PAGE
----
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LEGARDA: Bolder and Urgent Climate Action After Typhoon Ulysses

November 18, 2020

Deputy Speaker and Antique Lone District Representative Loren Legarda called for bolder and urgent climate action in the wake of the massive devastation from Typhoon Ulysses throughout Metro Manila and Luzon, even as many communities were still reeling from the impacts of recent Supertyphoon Rolly and Typhoon Quinta.

“This is a stark reminder that climate change, which has been linked to the increased probability of extreme weather events, is a clear and present threat to our nation’s security. It is no longer a specter on the horizon. The disasters are not looming or impending. They are happening now, and they will only get worse if we continue with business as usual,” Legarda said.

Legarda, Commissioner of the Global Commission on Adaptation and UN Office for Disaster Risk Reduction Global Champion for Resilience, also noted that the country had already enacted comprehensive laws on climate adaptation and mitigation and disaster risk reduction, yet their integration with local development planning remained a challenge. She called on for more strategic and focused measures to build the capacity of local governments to identify, prioritize, implement, and monitor climate adaptation solutions.

“For years, we have subjected our country over and over again to the cycle of destruction and reconstruction. This has to stop,” Legarda stressed. “Every local government unit, being on the frontlines to the impacts of climate change, must ensure that its local climate change action plan and local disaster risk reduction and management plan asked by these laws are in place, implemented and constantly enhanced based on the latest science and risk assessments. When local plans are well-founded on climate science and risk reduction policies, they ensure strong risk governance and sustainable investments at all levels,” she added.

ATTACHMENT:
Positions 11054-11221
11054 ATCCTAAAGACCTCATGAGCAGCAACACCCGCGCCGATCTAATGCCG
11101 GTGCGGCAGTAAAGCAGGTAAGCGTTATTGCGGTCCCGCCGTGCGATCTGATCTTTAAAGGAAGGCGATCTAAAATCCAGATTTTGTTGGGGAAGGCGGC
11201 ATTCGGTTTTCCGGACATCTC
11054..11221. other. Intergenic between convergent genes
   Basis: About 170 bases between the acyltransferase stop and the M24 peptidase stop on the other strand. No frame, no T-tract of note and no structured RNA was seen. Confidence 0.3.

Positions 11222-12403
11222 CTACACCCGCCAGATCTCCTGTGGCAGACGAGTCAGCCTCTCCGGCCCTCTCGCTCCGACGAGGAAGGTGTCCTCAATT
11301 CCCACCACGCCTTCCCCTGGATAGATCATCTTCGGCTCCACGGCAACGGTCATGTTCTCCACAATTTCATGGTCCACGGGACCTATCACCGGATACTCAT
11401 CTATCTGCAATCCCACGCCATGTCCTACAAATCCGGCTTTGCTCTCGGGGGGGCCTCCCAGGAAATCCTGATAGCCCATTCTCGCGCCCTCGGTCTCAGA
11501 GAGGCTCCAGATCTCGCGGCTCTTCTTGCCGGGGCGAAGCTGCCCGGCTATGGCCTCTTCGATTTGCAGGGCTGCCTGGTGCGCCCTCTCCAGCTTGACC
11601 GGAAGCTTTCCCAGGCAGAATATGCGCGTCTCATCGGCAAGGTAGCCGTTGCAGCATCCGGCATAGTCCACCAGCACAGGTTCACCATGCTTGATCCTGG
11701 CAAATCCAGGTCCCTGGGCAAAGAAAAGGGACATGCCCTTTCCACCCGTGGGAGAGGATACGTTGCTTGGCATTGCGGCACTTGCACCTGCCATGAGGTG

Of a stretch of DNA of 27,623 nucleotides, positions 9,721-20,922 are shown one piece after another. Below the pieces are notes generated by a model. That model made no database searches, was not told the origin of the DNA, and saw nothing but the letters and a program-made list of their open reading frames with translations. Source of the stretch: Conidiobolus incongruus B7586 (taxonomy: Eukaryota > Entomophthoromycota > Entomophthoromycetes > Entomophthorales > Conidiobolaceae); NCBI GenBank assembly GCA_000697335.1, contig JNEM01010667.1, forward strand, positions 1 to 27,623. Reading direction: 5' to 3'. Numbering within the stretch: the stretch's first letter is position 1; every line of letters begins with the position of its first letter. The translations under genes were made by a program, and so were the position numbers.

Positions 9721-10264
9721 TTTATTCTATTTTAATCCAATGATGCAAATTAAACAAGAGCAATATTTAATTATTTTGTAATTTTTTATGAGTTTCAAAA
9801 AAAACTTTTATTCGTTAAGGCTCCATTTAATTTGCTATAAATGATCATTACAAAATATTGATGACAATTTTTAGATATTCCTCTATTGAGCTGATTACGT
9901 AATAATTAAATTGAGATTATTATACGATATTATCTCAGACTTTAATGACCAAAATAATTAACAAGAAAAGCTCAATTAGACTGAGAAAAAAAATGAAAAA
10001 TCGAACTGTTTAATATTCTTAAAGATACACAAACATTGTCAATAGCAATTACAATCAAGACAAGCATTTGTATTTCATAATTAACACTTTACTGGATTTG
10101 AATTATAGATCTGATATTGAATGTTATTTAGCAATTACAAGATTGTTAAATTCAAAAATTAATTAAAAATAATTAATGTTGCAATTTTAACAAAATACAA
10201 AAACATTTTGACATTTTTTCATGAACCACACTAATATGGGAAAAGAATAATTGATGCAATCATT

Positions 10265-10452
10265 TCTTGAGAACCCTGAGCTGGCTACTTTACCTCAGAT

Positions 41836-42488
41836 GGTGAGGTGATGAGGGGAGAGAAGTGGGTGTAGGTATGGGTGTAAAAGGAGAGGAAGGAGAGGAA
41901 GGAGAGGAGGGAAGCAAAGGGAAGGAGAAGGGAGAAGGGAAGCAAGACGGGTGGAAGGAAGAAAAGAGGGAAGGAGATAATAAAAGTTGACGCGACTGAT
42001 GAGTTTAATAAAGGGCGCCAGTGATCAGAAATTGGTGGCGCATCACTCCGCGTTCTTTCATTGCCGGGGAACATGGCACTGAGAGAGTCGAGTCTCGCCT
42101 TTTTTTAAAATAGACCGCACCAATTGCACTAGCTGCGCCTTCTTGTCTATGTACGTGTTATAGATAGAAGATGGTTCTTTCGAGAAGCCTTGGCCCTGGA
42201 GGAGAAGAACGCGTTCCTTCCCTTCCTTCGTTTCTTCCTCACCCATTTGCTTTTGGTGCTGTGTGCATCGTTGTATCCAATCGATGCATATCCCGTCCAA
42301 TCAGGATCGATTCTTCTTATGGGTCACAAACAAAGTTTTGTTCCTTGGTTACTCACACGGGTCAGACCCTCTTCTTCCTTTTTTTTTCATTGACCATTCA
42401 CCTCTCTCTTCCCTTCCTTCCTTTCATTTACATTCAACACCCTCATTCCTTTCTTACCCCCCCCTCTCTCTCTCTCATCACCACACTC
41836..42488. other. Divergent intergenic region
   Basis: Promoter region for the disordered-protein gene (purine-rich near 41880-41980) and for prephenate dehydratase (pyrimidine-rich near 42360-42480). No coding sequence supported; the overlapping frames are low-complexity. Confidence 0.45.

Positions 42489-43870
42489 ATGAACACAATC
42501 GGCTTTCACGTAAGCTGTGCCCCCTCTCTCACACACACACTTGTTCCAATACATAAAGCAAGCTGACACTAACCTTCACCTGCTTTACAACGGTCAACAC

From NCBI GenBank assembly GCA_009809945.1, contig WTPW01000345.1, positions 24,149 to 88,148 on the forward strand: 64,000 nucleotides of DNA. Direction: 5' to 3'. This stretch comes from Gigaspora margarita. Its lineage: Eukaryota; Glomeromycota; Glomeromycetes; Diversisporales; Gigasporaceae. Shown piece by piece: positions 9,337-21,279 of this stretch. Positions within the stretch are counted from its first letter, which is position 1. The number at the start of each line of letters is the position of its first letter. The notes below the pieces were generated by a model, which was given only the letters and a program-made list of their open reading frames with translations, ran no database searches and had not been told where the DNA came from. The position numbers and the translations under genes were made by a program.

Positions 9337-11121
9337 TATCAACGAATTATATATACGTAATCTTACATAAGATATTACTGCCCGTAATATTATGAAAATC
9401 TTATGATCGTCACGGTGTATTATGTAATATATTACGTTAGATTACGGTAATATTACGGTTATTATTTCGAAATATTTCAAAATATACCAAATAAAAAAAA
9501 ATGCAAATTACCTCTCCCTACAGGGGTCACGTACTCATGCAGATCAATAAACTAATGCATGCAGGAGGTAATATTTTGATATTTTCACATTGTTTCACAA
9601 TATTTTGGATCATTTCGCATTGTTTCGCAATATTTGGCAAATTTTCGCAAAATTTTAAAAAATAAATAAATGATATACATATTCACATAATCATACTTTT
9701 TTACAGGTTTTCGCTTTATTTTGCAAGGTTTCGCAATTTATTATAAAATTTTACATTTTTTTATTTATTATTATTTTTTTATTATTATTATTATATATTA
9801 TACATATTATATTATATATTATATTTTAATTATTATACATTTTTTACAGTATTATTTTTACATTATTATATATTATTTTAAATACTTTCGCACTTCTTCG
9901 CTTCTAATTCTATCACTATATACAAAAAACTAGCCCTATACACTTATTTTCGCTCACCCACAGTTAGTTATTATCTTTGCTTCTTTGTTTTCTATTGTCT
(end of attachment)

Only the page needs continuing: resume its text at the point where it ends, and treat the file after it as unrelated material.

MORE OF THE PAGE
Legarda, who is also Ambassador for Parliaments in the Climate Vulnerable Forum formed by 48 highly vulnerable countries including the Philippines, also called for higher ambition, and faster and bolder climate action from the developed world—in making deep and drastic cuts in carbon emissions, in making climate finance flow and transferring technology for innovative climate solutions to developing countries.

“We’re standing at a climate crossroads. The world has already warmed 1.1°C above pre-industrial levels. Beyond 1.5°C, we risk experiencing bigger, more destructive climate-related disasters that will disproportionately affect the poor, the vulnerable, and the marginalized,” Legarda noted.

“Let’s recognize the climate emergency at hand and all together act now — to reform the ways we’ve lived and the ways we’ve regarded our environment — so that we may all survive and thrive amid the changing climate,” Legarda concluded.